Find Us

Texts suggest Robert Hyde passed along details about Yovanovitch whereabouts

Image: Robert F. Hyde
Robert F. Hyde with President Donald Trump. Copyright
By Josh Lederman and Anna Schecter with NBC News Politics
Published on
Share this articleComments
Share this articleClose Button

They include screenshots of messages about the U.S. ambassador's movements that appear to have been sent to Hyde, who forwarded thems to Lev Parnas.


New text messages released by House Democrats on Friday indicate Robert Hyde, the Republican congressional candidate who told Lev Parnas he had a U.S. ambassador under surveillance, was passing along to Parnas information he'd received from another Trump supporter who claimed knowledge of the ambassador's whereabouts.

Hyde identified the man in texts to NBC News and on Twitter as Anthony de Caluwe and said he'd merely copied and pasted the information to Parnas from messages he'd received from de Caluwe.

Reached by email, de Caluwe told NBC News that Hyde's statements were "incorrect." He confirmed that Hyde had indeed asked him for information about Marie Yovanovitch's whereabouts but he had declined to help Hyde.

"He asked me if I would know where she is, because she has information to help President Trump to provide evidence on the investigation on some persons Stateside," De Caluwe wrote to NBC News. "I informed him it's against the law."

But newly released text messages by House Democrats tell a different story. The texts include screenshots of WhatsApp messages about Yovanovitch's whereabouts that appear to have been sent to Hyde, who then forwarded those screenshots to Parnas.

The messages sent to Hyde came from a WhatsApp user with a profile photograph of de Caluwe. They came from a Belgian phone number, and while the final digits of the number are redacted in the screenshots released by the House, the first five digits exactly match a Belgian phone number for de Caluwe listed on one of his online profiles.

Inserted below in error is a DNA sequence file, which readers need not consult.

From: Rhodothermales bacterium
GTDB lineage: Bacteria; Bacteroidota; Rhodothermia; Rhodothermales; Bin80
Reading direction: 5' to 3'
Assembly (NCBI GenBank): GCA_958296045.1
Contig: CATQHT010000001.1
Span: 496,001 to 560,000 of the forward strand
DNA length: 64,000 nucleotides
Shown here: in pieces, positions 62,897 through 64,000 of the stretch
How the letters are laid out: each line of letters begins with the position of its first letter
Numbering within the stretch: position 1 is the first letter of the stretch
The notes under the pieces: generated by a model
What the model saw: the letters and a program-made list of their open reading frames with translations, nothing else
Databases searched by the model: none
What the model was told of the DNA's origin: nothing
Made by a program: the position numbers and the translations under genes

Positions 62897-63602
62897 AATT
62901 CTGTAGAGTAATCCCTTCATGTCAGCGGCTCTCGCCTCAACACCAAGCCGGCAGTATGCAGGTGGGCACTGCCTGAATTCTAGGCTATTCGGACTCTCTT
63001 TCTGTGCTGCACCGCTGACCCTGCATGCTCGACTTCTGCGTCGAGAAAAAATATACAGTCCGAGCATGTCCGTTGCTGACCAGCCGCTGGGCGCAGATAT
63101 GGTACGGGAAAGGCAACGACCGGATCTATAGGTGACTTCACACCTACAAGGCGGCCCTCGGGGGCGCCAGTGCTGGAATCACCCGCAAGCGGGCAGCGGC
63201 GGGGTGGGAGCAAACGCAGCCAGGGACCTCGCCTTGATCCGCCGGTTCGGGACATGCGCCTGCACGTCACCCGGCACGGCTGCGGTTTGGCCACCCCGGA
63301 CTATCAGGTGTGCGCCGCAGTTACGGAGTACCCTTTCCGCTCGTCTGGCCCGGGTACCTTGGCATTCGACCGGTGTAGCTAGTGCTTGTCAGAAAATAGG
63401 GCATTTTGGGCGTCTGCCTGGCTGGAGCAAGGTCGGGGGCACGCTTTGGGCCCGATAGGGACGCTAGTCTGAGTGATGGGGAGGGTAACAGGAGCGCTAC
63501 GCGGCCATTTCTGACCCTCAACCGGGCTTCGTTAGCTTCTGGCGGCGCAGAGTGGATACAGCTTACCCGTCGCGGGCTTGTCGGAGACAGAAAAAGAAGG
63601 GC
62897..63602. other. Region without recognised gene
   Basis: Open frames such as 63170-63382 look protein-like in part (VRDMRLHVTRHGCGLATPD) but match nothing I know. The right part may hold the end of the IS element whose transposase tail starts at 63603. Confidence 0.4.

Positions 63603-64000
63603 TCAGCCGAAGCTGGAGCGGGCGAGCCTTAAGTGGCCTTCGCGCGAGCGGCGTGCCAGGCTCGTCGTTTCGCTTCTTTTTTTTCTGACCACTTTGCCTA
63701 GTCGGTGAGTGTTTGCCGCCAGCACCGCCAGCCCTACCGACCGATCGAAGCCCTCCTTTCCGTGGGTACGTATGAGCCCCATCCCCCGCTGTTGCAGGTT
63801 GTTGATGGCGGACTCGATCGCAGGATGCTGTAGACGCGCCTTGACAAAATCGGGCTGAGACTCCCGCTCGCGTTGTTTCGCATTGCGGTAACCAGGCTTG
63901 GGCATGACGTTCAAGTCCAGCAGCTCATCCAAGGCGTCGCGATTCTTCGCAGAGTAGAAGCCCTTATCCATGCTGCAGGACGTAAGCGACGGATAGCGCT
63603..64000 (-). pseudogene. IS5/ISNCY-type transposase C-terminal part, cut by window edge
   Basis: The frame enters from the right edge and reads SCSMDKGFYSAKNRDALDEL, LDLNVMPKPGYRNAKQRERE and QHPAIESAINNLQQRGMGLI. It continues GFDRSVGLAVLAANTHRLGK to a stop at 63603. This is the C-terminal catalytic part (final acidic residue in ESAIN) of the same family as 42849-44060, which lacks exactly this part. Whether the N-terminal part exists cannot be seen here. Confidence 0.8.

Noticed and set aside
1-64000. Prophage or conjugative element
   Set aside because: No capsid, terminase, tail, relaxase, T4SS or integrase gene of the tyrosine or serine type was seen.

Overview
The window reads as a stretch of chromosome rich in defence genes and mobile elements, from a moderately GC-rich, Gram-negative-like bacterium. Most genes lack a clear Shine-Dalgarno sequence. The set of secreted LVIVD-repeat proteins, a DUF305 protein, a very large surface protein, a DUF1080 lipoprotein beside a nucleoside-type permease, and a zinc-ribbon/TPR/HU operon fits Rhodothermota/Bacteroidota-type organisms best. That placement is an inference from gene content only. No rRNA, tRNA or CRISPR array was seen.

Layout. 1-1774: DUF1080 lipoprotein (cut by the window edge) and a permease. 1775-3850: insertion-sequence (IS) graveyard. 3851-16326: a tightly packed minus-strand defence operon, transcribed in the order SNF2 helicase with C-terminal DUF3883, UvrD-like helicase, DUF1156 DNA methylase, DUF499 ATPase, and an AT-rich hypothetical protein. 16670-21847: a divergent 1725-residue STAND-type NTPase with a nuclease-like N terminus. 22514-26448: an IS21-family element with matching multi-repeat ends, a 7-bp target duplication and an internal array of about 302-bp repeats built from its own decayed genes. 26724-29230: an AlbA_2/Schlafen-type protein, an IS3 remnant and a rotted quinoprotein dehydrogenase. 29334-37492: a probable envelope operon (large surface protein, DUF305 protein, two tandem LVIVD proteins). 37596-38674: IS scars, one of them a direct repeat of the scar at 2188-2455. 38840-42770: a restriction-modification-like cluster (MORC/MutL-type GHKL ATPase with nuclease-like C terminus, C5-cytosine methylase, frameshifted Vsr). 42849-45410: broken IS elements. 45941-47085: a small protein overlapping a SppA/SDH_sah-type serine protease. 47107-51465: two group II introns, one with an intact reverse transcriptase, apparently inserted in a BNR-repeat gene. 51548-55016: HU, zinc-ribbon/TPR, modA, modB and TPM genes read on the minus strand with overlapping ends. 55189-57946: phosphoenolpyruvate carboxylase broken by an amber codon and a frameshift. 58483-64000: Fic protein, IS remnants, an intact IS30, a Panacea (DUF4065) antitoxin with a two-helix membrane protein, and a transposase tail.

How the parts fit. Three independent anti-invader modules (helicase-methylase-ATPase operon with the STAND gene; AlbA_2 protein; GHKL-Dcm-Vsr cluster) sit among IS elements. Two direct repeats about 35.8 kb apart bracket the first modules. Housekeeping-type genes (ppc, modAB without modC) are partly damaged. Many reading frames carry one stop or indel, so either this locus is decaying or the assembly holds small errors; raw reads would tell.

After the House released the texts late Friday, de Caluwe did not respond to follow-up inquiries from NBC News asking to explain the discrepancies. Karyn Turk, a pro-Trump YouTube personality and friend of de Caluwe's, said she was now representing de Caluwe in his interactions with the media but would not have further comment until she speaks to him on Saturday.

Turk told NBC News late Friday that de Caluwe is Belgian and travels there often.

The screenshots newly released by the House appear to corroborate Hyde's claim that he'd copied and pasted information to Parnas that he'd received from de Caluwe. Initially, Hyde apparently forwarded to Parnas the screenshots of his communications with de Caluwe. In subsequent texts to Parnas, he conveyed much of the same purported information about Yovanovitch's whereabouts once again.

The evidence released Friday by the House also includes a WhatsApp audio message turned over by Parnas in which an accented voice says, "It's confirmed she's in Ukraine." It's not clear who the speaker is on the recording.

The baffling developments add to an extraordinary new chapter in the impeachment saga that opened earlier this week when the House released encrypted text messages turned over by Parnas, an indicted associate of Rudy Giuliani. In those texts emerged a new character: Hyde, a Republican congressional candidate in Connecticut with a history of controversial behavior and vehement support for Trump.

The texts showed Hyde telling Parnas that he had Yovanovitch under physical and possibly electronic surveillance in Ukraine. The State Department and Ukraine's government are investigating, and FBI agents visited Hyde's home and office this week.

Hyde has since said the texts were him "just playing," and he told NBC News he'd been drinking when he sent them.

There have been few indications that any surveillance operation was actually in place. Secretary of State Mike Pompeo said Friday that the department would investigate but that he suspected much of what had been reported about a potential surveillance operation would ultimately prove false.


Asked how he'd met de Caluwe, Hyde told NBC News by text: "He came to me once at Trump Hotel DC and think I met him the first time at a fundraiser at Mar a Lago or the Breakers."

De Caluwe said he'd first met Hyde at a VIP rally for Trump in Tampa, Florida, and again later at the Trump hotel in Washington. He said "people told me to stay away from Hyde."

He said he had "never been to Ukraine" and had no connection to the country. Asked why Hyde would think he'd have information on Yovanovitch's whereabouts, de Caluwe replied, "I have no information on anyone, sorry."

De Caluwe said he has no connections to Ukraine and had previously been told by others to stay away from Hyde.

Share this articleComments